NSS speaks out at pro-genital autonomy event

Posted: Wed, 10th May 2023

NSS speaks out at pro-genital autonomy event

The National Secular Society has called for an end to all forms of non-consensual religious genital cutting at the Worldwide Day of Genital Autonomy.

In a speech on Sunday, NSS campaigns officer Dr Alejandro Sanchez urged the government to "ensure that no one is subjected to unnecessary medical or surgical treatment during childhood", as recommended by the UN Committee on the Rights of the Child.

The "bodily integrity, autonomy and self-determination" of children must be protected, he added.

The Worldwide Day of Genital Autonomy (WWDOGA) is held in Cologne each year to commemorate the verdict of a local court in 2012, which held that non-therapeutic circumcision of boys constituted grievous bodily harm and was illegal under German law.

The court ruled that the "fundamental right of the child to bodily integrity outweighed the fundamental rights of the parents". Waiting until the child was capable of making their own decision about circumcision did not compromise the religious freedom of parents, it added.

Then-chancellor Angela Merkel said the decision to protect the bodily integrity of children risked Germany becoming "a laughing stock". The German parliament subsequently brought in new legislation to legalise circumcision.

Other groups represented at this year's WWDOGA included Terre de Femmes, an anti female genital mutilation organisation, and 15 Square, a support group for men affected by circumcision.

Religious genital cutting in the UK

Female genital mutilation (FGM) is illegal in the United Kingdom under the FGM Act 2003. This includes FGM performed for religious reasons. Non-therapeutic circumcision, by contrast, continues to enjoy a presumed exemption to the law against wounding.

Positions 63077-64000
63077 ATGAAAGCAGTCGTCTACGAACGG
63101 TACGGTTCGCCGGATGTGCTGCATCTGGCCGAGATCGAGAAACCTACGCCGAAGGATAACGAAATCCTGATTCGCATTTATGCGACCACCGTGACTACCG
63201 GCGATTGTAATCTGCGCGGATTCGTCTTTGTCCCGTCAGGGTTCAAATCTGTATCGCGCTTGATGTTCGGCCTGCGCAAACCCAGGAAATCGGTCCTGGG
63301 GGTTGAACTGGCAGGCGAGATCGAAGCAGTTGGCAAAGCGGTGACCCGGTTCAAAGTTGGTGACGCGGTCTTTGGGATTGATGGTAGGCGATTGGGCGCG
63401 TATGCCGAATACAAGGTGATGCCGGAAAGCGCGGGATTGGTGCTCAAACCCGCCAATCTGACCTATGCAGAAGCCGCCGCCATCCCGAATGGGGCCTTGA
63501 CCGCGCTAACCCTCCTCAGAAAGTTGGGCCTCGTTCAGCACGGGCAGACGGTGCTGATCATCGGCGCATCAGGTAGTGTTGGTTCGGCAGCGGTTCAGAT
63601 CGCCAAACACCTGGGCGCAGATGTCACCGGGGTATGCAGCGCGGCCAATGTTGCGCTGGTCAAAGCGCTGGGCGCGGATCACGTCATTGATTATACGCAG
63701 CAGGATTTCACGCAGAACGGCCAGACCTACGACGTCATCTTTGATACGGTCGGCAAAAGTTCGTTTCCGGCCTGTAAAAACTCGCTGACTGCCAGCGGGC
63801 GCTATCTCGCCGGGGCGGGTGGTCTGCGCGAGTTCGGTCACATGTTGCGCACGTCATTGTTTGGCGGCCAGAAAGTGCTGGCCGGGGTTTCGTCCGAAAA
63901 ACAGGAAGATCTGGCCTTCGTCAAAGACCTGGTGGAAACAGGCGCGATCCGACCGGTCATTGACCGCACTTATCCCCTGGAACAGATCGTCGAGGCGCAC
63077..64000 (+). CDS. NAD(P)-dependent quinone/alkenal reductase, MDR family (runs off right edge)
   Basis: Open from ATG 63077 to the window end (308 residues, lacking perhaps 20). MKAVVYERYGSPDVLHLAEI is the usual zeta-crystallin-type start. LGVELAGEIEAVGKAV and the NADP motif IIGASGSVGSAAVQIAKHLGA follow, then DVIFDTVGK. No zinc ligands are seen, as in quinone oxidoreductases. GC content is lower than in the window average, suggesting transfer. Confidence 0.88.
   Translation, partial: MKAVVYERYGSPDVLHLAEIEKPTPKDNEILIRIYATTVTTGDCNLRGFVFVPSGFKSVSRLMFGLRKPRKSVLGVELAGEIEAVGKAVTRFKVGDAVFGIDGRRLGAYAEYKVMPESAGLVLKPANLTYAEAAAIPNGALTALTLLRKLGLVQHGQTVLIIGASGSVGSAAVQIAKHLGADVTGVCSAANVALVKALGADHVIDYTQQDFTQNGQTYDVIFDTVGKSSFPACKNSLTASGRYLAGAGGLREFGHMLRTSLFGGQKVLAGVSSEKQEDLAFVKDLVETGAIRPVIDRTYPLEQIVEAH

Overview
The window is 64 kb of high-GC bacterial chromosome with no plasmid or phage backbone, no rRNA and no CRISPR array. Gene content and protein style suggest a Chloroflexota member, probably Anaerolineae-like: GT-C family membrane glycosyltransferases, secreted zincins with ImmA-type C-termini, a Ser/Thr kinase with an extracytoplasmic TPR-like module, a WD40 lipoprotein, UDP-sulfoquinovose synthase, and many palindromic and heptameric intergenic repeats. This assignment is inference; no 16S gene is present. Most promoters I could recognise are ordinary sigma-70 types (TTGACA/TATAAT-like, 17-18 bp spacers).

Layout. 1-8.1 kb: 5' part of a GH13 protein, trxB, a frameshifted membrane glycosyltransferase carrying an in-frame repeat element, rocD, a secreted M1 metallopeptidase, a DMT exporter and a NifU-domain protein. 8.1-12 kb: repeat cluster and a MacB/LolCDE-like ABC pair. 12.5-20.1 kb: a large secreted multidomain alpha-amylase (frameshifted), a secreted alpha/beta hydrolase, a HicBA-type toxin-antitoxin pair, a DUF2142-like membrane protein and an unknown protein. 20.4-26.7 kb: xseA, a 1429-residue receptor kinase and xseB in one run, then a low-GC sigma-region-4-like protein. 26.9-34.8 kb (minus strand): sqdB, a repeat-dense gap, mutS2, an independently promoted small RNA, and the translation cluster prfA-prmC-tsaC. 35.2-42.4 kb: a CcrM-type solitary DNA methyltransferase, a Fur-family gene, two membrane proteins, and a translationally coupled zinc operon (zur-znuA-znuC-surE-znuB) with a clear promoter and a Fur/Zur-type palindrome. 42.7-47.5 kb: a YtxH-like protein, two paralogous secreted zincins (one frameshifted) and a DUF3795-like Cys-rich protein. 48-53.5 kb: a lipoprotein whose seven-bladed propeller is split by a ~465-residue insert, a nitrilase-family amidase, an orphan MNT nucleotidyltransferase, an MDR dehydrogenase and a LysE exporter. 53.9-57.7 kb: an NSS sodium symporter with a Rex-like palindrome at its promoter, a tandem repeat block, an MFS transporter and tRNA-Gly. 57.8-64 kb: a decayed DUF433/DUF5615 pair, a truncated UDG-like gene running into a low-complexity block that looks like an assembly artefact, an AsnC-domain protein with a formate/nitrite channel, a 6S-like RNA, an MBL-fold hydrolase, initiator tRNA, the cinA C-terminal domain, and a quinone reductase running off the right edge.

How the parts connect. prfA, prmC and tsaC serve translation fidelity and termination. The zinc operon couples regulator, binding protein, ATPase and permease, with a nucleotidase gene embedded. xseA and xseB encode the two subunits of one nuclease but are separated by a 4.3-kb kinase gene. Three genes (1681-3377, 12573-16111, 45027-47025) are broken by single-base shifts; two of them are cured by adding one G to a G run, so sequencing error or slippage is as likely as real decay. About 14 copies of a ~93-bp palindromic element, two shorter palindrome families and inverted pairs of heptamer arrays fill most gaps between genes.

Three baby boys, Celian Noumbiwe, Angelo Ofori-Mintah, and Goodluck Caubergs, have bled to death post-circumcision in recent years. Eleven were admitted to Birmingham Children's Hospital in just one year with life threatening haemorrhage, shock or sepsis following circumcision.

An NSS investigation last year revealed circumcisions were leaving children with deformed penises and babies requiring emergency blood transfusions.

In 2015, an English judge held that male circumcision is "more invasive" than some forms of FGM. The practice constituted "significant harm" under the Children Act 1989, he said. But, because it had a "basis in religion" and "health benefits", it fell within "reasonable parenting".

The NHS does not recommend non-therapeutic circumcision of boys and lists "permanent reduction in sensation in the head of the penis, particularly during sex" as a complication.

NSS: 'Religious genital cutting flies in the face of medical ethics and child rights'

Dr Sanchez said: "Subjecting a non-consenting child to a painful, dangerous and irreversible procedure to satisfy the religious wishes of parents flies in the face of medical ethics and child rights.

"The medical establishment and the government must now act, as they have done with FGM, to protect boys from medically unnecessary religious and cultural genital cutting."

Tags: Genital cutting